The Crime Bill maddens today’s BLM activists because it earmarked $7.9 billion in grants to the states for the building of prisons. To be eligible for the funds, states had to meet certain conditions. The idea was to encourage the states to embrace the stricter policies found in the federal system, which had abolished parole and limited good time credits for prisoners, which allow well behaved inmates to earn an earlier release date.
Many states were eager to do just that. During the 1990s, America was building a new prison every week, on average. And as soon as those facilities opened up, they were soon operating beyond their original design capacity.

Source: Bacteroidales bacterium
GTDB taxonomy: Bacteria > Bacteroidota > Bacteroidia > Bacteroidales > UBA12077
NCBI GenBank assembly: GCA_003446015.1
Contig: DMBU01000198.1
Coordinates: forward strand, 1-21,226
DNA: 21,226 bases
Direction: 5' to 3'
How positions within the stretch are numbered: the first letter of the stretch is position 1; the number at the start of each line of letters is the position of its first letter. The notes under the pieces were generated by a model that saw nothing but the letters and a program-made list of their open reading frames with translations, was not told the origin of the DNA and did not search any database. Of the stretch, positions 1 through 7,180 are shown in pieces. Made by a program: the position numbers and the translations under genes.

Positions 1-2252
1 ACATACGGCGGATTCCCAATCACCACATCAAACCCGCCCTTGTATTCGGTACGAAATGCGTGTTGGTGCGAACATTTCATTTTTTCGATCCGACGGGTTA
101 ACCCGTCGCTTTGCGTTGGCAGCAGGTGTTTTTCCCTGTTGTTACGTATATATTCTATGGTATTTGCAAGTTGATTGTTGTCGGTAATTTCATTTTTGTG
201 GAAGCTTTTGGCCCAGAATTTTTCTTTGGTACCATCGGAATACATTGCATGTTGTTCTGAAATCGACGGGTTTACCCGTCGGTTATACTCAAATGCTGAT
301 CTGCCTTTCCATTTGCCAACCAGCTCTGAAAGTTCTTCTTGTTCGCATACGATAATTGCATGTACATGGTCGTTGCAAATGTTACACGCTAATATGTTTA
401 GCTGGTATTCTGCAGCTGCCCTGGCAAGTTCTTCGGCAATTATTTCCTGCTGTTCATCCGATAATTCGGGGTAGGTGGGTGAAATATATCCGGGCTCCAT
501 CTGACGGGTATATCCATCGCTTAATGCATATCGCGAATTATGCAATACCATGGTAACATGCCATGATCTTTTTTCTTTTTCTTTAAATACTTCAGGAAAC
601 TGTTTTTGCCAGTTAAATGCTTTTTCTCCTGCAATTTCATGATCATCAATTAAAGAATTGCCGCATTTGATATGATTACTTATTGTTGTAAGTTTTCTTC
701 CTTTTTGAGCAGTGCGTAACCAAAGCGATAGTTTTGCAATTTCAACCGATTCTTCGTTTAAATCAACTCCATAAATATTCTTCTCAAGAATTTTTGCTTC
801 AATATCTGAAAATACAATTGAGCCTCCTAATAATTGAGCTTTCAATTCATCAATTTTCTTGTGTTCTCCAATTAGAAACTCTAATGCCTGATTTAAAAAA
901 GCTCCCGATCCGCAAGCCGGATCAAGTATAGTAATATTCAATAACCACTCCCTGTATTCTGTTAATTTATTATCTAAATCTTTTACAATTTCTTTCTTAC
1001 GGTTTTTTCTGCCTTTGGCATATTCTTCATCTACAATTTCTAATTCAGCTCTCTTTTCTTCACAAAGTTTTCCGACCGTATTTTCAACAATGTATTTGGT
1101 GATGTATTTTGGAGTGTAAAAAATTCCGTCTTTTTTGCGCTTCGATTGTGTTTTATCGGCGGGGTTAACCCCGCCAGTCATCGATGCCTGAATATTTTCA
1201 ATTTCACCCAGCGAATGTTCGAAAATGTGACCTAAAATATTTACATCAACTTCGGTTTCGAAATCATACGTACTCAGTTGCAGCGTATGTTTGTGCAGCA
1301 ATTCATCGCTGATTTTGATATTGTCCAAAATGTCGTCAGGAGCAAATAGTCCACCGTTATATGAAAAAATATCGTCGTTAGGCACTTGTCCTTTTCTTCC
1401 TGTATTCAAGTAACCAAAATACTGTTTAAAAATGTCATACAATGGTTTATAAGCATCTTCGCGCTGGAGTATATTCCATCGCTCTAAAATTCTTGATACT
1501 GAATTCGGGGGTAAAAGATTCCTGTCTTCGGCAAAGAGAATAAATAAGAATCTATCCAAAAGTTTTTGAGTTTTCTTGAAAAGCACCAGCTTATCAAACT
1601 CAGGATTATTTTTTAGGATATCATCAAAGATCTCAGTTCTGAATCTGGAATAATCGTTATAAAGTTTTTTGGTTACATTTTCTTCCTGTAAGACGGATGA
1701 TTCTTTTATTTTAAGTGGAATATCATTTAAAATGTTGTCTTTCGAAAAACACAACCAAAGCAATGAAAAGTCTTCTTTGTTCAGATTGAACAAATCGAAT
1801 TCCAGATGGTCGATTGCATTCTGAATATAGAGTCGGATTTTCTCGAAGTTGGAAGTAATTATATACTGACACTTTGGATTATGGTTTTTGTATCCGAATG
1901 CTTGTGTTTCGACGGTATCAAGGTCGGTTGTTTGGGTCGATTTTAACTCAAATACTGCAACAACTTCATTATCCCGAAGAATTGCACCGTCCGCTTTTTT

Many of the prisoners were young minority men, nonviolent drug offenders who were serving mandatory minimum sentences….
Hillary has tried to sound like a reformer, saying, “We need a true national debate about how to reduce our prison population while keeping our communities safe.”
Such throwaway lines are not nearly enough for BLM activists. For them (and others too), support for the 1994 Crime Bill is the political equivalent of Hillary’s vote to support the Iraq war: It was a key indicator of policy judgment—and the Clintons failed the test.
I also point out that Cato’s 1995 Handbook for Congress called for repealing the Clinton Crime Bill precisely because it would lock up thousands and thousands of people who do not belong there. We urged policymakers to call off the drug war and to reserve prison space for violent offenders. Alas, Congress turned away from our policy advice.